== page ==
Michaela Bigelow and Nicholas Passarella, both 21, had a Wine Country wedding this month that they will long remember, even though it was without world-class vineyard views and champagne toasts.
Like some 1,000 couples per year, they opted for a no-frills wedding at the Sonoma County Clerk-Recorder-Assessor’s office in Santa Rosa, where romance is rich and weddings are cheap. A budget-friendly fee of $153 covers a marriage license, a marriage certificate and a brief but sincere civil ceremony.
The Passarellas were married in about five minutes during a Friday afternoon ceremony July 21, sealing their vows and sharing their joy with a passionate kiss.
“It’s a pretty quick ceremony, but we get lots of compliments on it,” said Chief Deputy Clerk-Recorder and Deputy Marriage Commissioner Deva Marie Proto.
“This is the no-fuss wedding. There’s no planning, it’s easy and non-stressful and affordable, and still fun,” she said. “There are lots of emotions. There’s giggles and tears and lots of applause (as unions become official).”
Proto, 36, is among department staffers who perform marriage ceremonies in a private room dubbed the Wedding Room. It’s been open in its current location on Fiscal Drive since early July, when the department moved.
The Wedding Room is an upgraded version of one previously used for civil ceremonies. An outdoor area for ceremonies should be ready sometime in August, pet-friendly and accommodating more guests.
With bench seating for 17 and simple decorations of framed artwork and a few planters with artificial flowers and ferns, the Wedding Room is far from fancy — but nice enough for couples from every walk of life.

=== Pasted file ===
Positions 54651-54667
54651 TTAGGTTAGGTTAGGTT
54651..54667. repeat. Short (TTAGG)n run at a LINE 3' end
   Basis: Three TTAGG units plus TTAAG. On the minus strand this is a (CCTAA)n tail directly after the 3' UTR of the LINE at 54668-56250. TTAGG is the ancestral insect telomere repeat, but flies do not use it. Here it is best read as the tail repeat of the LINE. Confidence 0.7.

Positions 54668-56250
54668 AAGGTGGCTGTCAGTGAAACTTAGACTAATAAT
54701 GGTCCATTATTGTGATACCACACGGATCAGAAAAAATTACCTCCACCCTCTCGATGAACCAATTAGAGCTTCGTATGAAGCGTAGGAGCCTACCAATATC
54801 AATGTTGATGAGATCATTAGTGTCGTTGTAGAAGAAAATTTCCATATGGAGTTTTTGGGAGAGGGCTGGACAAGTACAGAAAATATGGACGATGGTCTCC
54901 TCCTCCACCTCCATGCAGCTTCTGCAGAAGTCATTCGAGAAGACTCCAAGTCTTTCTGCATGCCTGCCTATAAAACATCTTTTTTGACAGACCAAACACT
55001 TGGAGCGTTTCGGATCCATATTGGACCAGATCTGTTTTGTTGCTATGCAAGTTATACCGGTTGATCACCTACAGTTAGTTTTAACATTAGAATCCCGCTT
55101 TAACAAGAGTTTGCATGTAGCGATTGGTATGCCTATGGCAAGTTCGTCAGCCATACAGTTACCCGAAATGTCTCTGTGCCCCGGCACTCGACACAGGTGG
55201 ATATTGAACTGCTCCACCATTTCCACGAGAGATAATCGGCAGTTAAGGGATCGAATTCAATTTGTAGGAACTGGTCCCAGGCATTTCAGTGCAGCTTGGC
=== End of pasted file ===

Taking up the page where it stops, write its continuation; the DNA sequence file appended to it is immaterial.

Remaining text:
Under a trellis draped with a garland of white roses, couples like the Passarellas are joined in union with the same legal authority as those who spend thousands of dollars — or tens of thousands — on elaborate weddings.
Selecting a civil ceremony isn’t always about budgets, though. Even those who can easily afford a fancy wedding declare their love and devotion in the Wedding Room.
“It’s everybody,” Proto said. “We have very young couples and couples in their 80s and 90s, and they’re adorable. We have heterosexual couples and homosexual couples and every race and age group, and I think every income level.”
Ceremonies can be performed in English and Spanish any weekday the county offices are open, with services booked every half hour. That means no weddings on major holidays, but Valentine’s Day, Halloween and New Year’s Eve are in high demand. Dates with repeating numbers — like the recent 7/17/17 — are another big draw for couples seeking an unforgettable anniversary.
For the Passarellas, who met as young teens at a church youth group in Virginia, tying the knot at the county Wedding Room was a convenient way to make their union official. The groom, nearing his promotion as a Petty Officer Third Class, is stationed at the Coast Guard Training Center at Two Rock near Petaluma; his bride is a police officer in North Carolina.
“We didn’t want to do anything big right now because he’s out here,” said Michaela Passarella (taking her husband’s last name), noting the inconvenience and expense of hosting a wedding far from loved ones. Friends and fellow Coast Guard Seamen Caelan Allison, 19, of Colorado, and Austin McElwain, 22, of Florida, were the ceremony witnesses and only invited guests.
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